European Trade Commissioner Peter Mandelson has called for economic reform to make the European Union "relevant to its citizens".
Mr Mandelson was addressing a conference in Brussels
Mr Mandelson said the European Commission should fill the political vacuum caused by the French and Dutch rejections of the EU constitution.
The commission had to concentrate on economic growth and jobs, he said.
Speaking in Brussels, Mr Mandelson also said Britain might have to compromise "for the common European good".
He accused some of the bigger countries in core Europe of having an emotional block about economic reform.
Addressing a Brussels conference of the European Policy Centre and the University Association for Contemporary University Studies (UACES), he said the commission's leadership had been eroded.
Mr Mandelson said it had "to put itself into the driving seat, providing more of the leadership that our member states and public crave".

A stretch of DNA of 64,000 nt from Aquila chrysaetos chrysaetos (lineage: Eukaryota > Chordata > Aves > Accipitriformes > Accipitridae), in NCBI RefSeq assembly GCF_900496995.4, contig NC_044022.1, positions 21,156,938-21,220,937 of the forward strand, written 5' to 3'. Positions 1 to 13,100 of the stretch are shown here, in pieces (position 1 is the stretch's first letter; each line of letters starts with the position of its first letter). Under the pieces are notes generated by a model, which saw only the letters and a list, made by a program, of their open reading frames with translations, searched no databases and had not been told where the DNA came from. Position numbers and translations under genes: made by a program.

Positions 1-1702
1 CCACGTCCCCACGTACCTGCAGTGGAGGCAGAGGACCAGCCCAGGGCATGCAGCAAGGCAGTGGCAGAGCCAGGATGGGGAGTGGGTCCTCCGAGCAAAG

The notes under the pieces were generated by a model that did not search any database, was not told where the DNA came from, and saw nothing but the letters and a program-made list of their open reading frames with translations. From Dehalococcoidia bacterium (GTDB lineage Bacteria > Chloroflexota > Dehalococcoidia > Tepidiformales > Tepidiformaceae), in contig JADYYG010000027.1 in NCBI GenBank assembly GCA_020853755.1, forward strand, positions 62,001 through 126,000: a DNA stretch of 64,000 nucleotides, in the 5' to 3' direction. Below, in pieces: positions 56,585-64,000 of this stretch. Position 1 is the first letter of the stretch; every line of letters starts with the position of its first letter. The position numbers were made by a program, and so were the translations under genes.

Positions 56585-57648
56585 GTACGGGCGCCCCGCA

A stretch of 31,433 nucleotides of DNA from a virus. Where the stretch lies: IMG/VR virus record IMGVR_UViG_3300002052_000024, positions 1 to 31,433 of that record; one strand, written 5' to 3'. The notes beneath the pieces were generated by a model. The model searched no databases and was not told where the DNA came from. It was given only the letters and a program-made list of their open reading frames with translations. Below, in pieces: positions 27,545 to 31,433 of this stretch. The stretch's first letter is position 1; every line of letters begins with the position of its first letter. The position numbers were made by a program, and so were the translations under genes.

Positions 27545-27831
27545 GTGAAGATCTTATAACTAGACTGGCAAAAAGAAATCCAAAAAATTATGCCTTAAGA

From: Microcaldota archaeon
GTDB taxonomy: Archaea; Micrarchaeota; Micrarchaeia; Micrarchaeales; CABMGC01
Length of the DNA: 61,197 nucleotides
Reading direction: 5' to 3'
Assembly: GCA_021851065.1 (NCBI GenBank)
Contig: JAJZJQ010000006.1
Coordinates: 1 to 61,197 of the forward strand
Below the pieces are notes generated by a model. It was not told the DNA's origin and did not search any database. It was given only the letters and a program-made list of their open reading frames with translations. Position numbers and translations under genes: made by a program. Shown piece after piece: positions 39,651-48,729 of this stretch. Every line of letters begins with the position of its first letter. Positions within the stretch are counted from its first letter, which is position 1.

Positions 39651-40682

"I am not advocating a bout of regulatory hyperactivity on the Commission's part. What we need is focus and impact," he said.
With Britain currently holding the presidency of the European Union, Mr Mandelson said Tony Blair had a real opportunity for leadership as well. But he warned there were four conditions Britain would need to meet:
"First, as the government has begun to do, if Britain does not always claim a monopoly of virtue - that the Brits have got everything right and the Continentals everything wrong.
"Second, if Britain argues for reform from a pro European perspective - not to cut back and limit Europe in order to return powers to the nation state.
"Third, if Britain does not exaggerate its case, for example on the CAP where the real issue is the pace and direction of reform, not whether the CAP should be scrapped, as Margaret Beckett has made clear.
"Fourth, if Britain shows a willingness to compromise for the common European good on the argument that it is more in Britain's interest that Europe moves forward than she wins on every last point."
Mr Mandelson said the commission was the only organisation that could persuade member states to live up to their responsibilities.
"Europe has been on the defensive for too long. Let us go on the attack.
"With Blair in the presidency and Barroso at the commission we can start the battle to make the idea of Europe live again."